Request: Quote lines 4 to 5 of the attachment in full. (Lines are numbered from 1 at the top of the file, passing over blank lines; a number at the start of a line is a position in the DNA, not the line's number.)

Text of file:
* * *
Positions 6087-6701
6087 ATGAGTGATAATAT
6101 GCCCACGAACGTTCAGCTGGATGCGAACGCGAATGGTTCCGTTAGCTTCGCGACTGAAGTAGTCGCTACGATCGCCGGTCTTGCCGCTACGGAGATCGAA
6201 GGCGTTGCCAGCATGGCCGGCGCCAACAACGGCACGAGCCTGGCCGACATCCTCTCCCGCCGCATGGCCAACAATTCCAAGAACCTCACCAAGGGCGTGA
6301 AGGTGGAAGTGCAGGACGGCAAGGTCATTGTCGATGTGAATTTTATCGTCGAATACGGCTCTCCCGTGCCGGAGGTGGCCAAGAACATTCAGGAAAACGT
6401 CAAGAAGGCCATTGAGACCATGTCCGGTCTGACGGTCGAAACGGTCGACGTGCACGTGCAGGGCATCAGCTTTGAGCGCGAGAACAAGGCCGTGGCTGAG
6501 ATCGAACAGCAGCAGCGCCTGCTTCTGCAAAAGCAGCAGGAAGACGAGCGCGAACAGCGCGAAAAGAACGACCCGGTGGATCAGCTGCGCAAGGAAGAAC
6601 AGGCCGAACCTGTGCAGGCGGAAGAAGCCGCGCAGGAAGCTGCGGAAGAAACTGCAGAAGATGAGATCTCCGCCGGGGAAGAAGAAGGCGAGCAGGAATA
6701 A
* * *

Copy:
6201 GGCGTTGCCAGCATGGCCGGCGCCAACAACGGCACGAGCCTGGCCGACATCCTCTCCCGCCGCATGGCCAACAATTCCAAGAACCTCACCAAGGGCGTGA
6301 AGGTGGAAGTGCAGGACGGCAAGGTCATTGTCGATGTGAATTTTATCGTCGAATACGGCTCTCCCGTGCCGGAGGTGGCCAAGAACATTCAGGAAAACGT